Patrick Lefevere’s team has a new title sponsor for 2023 and that’s largely down to the Remco Evenepoel effect. After eight years backing the Lotto team, Soudal have crossed Belgian cycling’s Old Firm divide, drawn like moths to Evenepoel’s light. Soudal spent last year emblazoned on the jerseys of John Lelangue’s underperforming outfit, doomed to relegation from the WorldTour. Now their name will appear above the world champion’s rainbow bands. A good time to be in the Evenepoel business.
Although the team formally rebrands as Soudal-QuickStep in 2023, its remodelling in Remco Evenepoel’s image was already underway behind the scenes for a couple of years. For almost two decades, QuickStep’s seasons had been built around the first two Sundays in April and, even in Tom Boonen’s pomp, much of their aura rested on collective might rather than individual stars.
For years, and especially as Boonen neared the end of his career, Lefevere shrewdly maintained an elite cobbled Classics unit by signing up motivated veterans on competitive deals, later allowing them to move on and cash in with bigger contracts elsewhere. The names atop the results sheet would change but the jerseys on the podium in April were invariably blue. But now, even though the self-styled ‘Wolfpack’ branding remains as conspicuous as ever, Evenepoel’s emergence has changed much of that dynamic.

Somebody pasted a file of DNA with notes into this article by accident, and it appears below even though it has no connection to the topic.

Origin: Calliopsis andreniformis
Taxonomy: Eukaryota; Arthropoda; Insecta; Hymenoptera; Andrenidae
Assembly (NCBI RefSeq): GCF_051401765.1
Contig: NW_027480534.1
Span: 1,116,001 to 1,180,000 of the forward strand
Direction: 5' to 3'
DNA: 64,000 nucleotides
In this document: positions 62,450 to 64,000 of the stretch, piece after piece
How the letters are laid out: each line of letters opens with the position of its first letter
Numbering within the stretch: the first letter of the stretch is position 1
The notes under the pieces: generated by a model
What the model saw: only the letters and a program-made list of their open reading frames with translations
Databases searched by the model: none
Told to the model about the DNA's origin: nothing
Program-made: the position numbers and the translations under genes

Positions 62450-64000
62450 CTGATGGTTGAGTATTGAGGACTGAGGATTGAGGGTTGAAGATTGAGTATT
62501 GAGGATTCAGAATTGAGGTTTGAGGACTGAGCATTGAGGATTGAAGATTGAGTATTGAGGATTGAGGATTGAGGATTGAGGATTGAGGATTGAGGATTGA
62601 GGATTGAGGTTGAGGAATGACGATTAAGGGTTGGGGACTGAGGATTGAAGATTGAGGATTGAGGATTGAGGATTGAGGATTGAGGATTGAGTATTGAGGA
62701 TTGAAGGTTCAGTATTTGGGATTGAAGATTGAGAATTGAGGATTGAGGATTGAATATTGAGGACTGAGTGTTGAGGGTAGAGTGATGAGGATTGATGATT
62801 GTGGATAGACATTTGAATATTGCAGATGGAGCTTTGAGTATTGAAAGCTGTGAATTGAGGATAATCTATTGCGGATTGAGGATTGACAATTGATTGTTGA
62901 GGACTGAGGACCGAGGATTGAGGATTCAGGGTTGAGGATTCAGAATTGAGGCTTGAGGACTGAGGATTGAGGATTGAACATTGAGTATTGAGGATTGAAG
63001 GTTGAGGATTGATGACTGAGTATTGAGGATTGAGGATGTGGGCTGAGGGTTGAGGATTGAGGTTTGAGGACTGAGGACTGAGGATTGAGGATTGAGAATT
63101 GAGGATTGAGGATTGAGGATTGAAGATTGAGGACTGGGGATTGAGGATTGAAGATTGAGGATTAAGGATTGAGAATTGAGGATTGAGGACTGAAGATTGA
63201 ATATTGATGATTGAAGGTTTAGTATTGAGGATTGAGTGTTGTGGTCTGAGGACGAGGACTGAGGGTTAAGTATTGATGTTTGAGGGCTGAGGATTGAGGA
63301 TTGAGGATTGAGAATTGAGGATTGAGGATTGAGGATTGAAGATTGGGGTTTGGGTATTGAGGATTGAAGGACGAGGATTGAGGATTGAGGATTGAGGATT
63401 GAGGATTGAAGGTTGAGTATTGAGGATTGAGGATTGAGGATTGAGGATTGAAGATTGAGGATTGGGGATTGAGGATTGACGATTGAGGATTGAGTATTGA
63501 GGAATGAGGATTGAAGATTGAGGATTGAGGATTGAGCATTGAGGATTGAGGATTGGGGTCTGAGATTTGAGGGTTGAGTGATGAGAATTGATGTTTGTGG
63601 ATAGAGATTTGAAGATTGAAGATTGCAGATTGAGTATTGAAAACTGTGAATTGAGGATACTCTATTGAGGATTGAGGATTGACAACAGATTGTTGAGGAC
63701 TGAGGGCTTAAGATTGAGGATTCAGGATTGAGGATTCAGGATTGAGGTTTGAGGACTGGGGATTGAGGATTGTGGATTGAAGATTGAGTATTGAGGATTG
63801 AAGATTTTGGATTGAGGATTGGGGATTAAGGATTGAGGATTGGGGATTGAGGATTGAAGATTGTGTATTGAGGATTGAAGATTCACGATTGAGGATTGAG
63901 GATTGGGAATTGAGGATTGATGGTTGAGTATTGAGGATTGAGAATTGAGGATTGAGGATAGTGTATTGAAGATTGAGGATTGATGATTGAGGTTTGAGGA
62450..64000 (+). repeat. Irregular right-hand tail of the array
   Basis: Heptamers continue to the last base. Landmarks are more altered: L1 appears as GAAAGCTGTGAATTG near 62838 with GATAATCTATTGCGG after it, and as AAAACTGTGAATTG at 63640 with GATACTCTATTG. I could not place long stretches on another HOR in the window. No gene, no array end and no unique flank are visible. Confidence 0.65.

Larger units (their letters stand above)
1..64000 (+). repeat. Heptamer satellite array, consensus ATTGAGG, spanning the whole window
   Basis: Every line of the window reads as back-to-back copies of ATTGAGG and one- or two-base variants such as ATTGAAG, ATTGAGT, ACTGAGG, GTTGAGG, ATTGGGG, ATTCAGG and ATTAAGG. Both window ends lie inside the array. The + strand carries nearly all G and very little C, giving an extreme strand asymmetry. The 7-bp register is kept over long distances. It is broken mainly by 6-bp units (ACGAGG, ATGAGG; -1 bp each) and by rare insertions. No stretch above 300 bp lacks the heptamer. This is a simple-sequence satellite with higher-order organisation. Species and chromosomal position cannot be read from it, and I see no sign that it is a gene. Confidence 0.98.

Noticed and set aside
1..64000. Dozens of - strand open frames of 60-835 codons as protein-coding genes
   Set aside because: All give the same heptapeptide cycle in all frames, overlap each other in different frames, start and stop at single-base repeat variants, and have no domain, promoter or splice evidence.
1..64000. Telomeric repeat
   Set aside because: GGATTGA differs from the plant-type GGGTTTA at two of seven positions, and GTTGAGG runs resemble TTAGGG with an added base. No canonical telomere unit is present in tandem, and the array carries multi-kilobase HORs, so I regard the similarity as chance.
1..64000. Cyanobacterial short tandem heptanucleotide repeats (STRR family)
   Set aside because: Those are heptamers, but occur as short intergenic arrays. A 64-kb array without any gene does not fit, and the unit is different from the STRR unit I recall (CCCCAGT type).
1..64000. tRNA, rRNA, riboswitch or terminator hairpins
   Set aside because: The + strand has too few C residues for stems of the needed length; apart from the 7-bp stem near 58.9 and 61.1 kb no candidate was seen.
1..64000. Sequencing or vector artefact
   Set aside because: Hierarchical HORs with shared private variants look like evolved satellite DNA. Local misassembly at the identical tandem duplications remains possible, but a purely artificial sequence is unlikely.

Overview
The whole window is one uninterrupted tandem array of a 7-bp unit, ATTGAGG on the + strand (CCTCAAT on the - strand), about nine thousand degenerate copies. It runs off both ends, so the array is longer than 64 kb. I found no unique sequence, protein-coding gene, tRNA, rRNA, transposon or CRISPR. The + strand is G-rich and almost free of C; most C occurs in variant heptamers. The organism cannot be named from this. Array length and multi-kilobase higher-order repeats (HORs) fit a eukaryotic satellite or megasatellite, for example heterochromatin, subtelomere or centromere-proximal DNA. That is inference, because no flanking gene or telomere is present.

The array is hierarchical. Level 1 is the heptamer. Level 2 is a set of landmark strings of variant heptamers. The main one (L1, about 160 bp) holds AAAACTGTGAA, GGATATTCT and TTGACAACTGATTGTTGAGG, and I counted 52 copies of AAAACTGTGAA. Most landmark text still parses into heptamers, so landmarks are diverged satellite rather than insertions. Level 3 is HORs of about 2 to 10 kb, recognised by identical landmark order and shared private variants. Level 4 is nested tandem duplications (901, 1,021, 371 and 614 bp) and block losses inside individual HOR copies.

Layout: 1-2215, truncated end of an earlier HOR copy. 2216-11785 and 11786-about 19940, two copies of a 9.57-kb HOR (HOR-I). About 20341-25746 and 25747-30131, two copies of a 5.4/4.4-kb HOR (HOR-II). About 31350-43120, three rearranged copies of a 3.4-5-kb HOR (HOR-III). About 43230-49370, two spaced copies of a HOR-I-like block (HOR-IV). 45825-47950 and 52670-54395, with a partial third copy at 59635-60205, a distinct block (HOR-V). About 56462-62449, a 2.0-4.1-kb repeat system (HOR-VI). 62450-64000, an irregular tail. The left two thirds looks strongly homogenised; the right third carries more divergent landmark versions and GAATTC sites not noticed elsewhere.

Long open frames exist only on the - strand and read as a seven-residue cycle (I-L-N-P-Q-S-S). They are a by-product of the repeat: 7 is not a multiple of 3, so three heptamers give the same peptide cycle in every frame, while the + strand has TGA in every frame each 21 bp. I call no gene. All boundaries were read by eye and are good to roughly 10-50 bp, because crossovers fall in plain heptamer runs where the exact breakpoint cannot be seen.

Evenepoel’s generational talent ultimately attracted Soudal to sign up for five years but it also necessitated a considerable budgetary commitment. His Grand Tour ambitions, meanwhile, demanded support. In recent seasons, Lefevere’s few moves in the transfer market were focused on acquiring climbing talent to help Evenepoel, and the gaps that developed in the team’s Classics unit went unplugged. When Julian Alaphilippe skipped the cobbled Classics in 2022, QuickStep’s new frailties were exposed, and the team endured the worst Tour of Flanders in their history, with Kasper Asgreen their highest finisher in 23rd.
It was tempting to wonder at that point if the team had made a gross miscalculation in going all-in on Evenepoel, not least because the Belgian had suffered some stage racing setbacks of his own in the early season. But that was to overlook an inalienable tenet behind QuickStep’s decisions these past two decades. Or, to paraphrase John Giles’ pithy description of his old Leeds teammate Jack Charlton’s management style: Patrick Lefevere is not always right,…